Racial mental health disparities cost the United States around $278 billion between 2016 and 2020, putting a price tag on a health equity issue that’s long plagued the nation, according to researchers from the Satcher Health Leadership Institute at Morehouse School of Medicine with support from Otsuka America Pharmaceutical, Inc.
The researchers looked at the national prevalence of mental health needs, care utilization, additional healthcare costs attributable to mental health disparities, and premature death across indigenous and racial or ethnic minorities. The analysis showed that, between 2016 and 2020, the US saw an excess of 117,000 premature deaths among indigenous and racial or ethnic minorities due to mental health needs.
All said, the excess cost due to these mental health disparities was $278 billion. That additional cost burden links back to mental illness, substance use disorder (SUD), and suicide, the researchers said.
These findings indicate that the healthcare industry needs to make more judicious investments in mental and behavioral healthcare, according to Daniel E. Dawes, JD, DHL (Hon).
“Investing in mental healthcare saves lives and dollars — we have known this for decades, but until now did not fully understand the monumental impacts of neglecting to act,” Dawes, a professor and the executive director of the Satcher Health Leadership Institute and author of the Political Determinants of Health, said in a statement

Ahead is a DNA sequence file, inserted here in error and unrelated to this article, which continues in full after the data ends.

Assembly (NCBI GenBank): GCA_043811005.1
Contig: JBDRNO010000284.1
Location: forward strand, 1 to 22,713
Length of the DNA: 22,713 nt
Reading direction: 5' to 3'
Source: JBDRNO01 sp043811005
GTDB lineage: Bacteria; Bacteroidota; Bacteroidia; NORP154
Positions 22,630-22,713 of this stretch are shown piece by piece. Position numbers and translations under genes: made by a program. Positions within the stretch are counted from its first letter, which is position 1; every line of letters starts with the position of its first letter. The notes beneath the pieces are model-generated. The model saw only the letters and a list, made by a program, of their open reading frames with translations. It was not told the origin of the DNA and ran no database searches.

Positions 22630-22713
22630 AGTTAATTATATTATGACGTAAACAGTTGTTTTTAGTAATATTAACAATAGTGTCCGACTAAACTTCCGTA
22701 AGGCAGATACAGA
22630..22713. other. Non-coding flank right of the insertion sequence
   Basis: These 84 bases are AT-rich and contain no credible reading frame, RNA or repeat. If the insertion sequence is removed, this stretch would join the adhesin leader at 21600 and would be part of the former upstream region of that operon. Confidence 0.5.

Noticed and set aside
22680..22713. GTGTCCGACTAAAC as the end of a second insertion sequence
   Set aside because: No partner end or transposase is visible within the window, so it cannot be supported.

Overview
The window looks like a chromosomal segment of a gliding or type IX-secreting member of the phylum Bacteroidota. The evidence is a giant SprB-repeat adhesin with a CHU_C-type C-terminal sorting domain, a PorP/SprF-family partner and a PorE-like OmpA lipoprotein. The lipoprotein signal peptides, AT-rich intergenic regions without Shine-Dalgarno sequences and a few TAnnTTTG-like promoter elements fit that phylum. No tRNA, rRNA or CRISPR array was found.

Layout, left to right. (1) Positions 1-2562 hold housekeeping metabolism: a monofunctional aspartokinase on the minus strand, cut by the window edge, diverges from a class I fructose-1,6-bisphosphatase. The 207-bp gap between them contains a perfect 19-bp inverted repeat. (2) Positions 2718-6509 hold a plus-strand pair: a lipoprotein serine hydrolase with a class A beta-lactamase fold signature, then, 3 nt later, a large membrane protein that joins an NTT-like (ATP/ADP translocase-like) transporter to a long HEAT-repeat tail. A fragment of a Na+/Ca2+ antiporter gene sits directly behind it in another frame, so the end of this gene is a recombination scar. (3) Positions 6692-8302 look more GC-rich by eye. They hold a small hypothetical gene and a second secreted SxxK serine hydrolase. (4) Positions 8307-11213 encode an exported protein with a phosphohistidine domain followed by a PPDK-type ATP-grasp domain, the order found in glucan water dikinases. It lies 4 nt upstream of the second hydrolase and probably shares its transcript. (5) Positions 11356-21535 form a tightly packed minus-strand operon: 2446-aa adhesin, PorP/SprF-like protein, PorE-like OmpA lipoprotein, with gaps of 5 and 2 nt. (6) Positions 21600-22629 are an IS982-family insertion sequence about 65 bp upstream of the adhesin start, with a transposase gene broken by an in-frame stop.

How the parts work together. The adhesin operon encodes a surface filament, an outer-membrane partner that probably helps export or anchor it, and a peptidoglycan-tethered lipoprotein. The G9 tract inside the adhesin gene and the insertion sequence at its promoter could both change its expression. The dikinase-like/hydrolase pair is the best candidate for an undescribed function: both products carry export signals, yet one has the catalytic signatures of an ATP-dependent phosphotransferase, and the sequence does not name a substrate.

“For the first time, there is tangible evidence demonstrating how decades of systemic health inequities have yielded significantly worse outcomes for racial and ethnic minoritized, marginalized, and under resourced populations.”
Those cost burdens impact various populations differently, the researchers added. Most of the excess cost burden is concentrated among Black and Hispanic individuals; in other words, if Black and Hispanic individuals experienced the same mental and behavioral healthcare as their White peers, there’d be a cost savings of $131.6 billion and $114.5 billion during the study period, respectively.
The researchers also found a $23 billion excess cost due to years of life lost among unhoused people.
Moreover, the team reported excess costs as a result of incarceration. Incarceration of those with mental illness or SUD results in a cost burden of more than $50 billion, mostly due to the high cost of incarceration itself. This is compared to the cost of delivering mental illness or SUD treatment or averting post-incarceration crime, the team said.
All said, adequate mental health and SUD treatment among unhoused or incarcerated folks could add up to between $60 and $90 billion annually, the researchers said.
Disparities in mental and behavioral health are usually the result of social determinants of health and lapses in health equity, the researchers reported.Patient Engagementhit